The map used is (are there any alternatives) Google Maps API. I chose to completely initiate the map by scanning the actual data displayed on the page. This is possible through clean html markup and also means that if I choose to list ten reviews on a page instead of five nothing need to be changed at all in the frontend. Only a loop limit on the backend.


Well. No conclusion. This was just a very basic walkthrough of most of the different pieces needed to create a fairly simple Zend Framework based website. Mostly it was a walkthrough of the bootstrap… I still hope it is useful or at least interesting.

I know I find it interesting to read about other sites and the architecture and design behind them.

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Posted in PHP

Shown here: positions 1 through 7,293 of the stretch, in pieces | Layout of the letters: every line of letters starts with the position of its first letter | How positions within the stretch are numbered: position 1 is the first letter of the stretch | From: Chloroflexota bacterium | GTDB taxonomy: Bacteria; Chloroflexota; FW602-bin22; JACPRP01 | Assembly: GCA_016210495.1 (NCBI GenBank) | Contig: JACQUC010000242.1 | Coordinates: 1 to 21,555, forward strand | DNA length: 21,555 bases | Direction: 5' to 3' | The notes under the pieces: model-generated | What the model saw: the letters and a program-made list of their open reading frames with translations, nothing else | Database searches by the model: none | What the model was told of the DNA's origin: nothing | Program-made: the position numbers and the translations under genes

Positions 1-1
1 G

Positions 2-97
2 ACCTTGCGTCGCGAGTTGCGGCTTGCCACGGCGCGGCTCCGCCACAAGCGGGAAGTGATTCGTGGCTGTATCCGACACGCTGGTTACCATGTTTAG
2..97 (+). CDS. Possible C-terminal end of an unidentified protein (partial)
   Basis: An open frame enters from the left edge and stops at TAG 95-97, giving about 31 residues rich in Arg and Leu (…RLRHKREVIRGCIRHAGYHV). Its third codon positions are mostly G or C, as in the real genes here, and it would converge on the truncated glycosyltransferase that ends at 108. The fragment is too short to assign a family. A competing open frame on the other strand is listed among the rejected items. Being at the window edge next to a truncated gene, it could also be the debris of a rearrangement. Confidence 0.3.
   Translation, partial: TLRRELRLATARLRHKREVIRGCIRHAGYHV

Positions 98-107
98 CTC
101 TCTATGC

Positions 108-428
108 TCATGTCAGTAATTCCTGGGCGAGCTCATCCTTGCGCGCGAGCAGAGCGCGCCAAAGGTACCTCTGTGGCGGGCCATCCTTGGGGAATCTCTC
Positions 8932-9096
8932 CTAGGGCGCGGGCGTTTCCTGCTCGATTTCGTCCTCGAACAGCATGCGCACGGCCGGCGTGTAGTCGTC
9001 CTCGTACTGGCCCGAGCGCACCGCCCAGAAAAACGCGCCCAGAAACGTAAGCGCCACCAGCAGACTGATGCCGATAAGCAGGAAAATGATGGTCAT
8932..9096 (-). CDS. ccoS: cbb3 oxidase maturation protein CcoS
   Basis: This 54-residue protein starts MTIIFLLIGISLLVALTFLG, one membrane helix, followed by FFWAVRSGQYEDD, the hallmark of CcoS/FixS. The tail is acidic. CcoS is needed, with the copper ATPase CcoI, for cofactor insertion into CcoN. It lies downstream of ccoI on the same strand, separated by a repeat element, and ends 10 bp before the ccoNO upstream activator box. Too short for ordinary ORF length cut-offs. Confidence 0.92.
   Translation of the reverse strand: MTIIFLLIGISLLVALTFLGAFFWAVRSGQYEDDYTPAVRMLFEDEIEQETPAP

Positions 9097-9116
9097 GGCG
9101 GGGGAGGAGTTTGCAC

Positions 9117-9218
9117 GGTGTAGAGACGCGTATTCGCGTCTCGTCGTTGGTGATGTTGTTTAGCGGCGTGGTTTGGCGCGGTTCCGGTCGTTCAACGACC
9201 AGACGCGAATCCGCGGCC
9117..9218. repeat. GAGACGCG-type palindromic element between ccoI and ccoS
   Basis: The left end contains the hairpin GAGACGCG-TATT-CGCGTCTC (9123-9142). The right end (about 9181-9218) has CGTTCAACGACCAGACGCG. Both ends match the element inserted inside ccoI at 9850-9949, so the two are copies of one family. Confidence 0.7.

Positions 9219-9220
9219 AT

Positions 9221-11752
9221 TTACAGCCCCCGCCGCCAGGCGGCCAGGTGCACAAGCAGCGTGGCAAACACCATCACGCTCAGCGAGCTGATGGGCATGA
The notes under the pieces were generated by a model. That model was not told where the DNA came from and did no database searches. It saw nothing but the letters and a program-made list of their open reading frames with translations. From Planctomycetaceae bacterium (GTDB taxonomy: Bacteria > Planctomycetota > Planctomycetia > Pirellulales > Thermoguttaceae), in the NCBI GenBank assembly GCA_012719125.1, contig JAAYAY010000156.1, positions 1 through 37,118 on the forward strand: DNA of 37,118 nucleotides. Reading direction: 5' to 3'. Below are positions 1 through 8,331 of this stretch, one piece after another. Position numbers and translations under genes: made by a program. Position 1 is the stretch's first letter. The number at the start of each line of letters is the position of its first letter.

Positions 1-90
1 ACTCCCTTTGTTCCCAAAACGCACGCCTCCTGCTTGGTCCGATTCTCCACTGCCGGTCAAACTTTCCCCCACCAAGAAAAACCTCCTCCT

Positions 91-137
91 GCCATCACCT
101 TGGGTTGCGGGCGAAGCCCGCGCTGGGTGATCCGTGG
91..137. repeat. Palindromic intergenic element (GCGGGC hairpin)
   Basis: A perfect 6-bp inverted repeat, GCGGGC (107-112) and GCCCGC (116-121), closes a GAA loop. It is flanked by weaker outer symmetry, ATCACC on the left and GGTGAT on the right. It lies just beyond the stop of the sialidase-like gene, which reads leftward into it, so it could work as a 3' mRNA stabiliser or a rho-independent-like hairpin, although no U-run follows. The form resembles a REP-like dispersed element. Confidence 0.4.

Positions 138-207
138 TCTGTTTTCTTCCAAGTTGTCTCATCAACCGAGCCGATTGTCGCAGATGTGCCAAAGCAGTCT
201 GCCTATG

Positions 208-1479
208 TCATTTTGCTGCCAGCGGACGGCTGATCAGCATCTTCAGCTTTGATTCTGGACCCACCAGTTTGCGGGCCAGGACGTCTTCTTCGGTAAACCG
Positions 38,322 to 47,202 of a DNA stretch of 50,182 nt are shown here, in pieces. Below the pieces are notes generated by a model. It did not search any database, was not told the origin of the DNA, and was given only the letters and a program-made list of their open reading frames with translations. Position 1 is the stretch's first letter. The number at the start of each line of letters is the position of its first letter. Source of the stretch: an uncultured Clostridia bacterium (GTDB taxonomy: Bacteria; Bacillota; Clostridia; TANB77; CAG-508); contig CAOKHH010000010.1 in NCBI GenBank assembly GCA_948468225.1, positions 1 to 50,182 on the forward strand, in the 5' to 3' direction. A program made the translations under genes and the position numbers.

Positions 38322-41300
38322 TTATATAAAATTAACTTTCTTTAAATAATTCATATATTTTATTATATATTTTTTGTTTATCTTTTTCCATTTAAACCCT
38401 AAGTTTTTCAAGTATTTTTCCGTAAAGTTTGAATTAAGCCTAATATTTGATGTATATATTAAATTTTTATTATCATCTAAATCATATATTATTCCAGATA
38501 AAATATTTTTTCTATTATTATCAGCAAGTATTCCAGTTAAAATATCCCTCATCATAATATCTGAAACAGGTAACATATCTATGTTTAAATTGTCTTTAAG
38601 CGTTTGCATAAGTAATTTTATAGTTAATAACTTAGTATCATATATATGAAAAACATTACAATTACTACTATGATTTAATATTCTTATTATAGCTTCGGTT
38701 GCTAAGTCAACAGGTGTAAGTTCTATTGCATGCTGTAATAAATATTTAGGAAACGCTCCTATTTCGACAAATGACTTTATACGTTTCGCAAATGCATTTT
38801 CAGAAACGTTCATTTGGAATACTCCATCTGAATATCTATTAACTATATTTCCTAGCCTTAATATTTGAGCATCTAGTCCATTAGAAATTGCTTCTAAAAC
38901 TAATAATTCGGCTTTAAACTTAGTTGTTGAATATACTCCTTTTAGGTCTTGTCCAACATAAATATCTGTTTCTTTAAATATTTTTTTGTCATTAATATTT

3 comments on “Site architecture based on Zend Framework
  1. Your comments about rendering forms are actually addressed in a series of blog posts I wrote. At this time, you can call render{DecoratorName}() on any given element to render just that decorator. This makes it trivial to do as you suggest — grabbing the form and rendering individual elements directly in your view script. I often will make use of renderViewHelper() renderLabel(), and renderErrors() on my elements as these are the parts I don’t want to add custom logic for, but then intersperse these calls with more custom HTML.

    Regarding search, a number of contributors have indicated they’re working on Sphinx adapters, but no public proposals exist yet. I’d love to see proposals for both Sphinx and Solr. If you have time, perhaps you could aid in Sphinx development? :)

    Nice writeup, and I’m glad ZF helped you complete your project!

  2. Danne says:

    Would be interesting for sure. Unfortunately I won’t have the luxury of spending time on unpaid projects until spring…

  3. Otilia says:

    What’s up everyone, it’s my first go to see at this web
    site, and piece of writing is truly fruitful in support of me, keep
    up posting these types of content.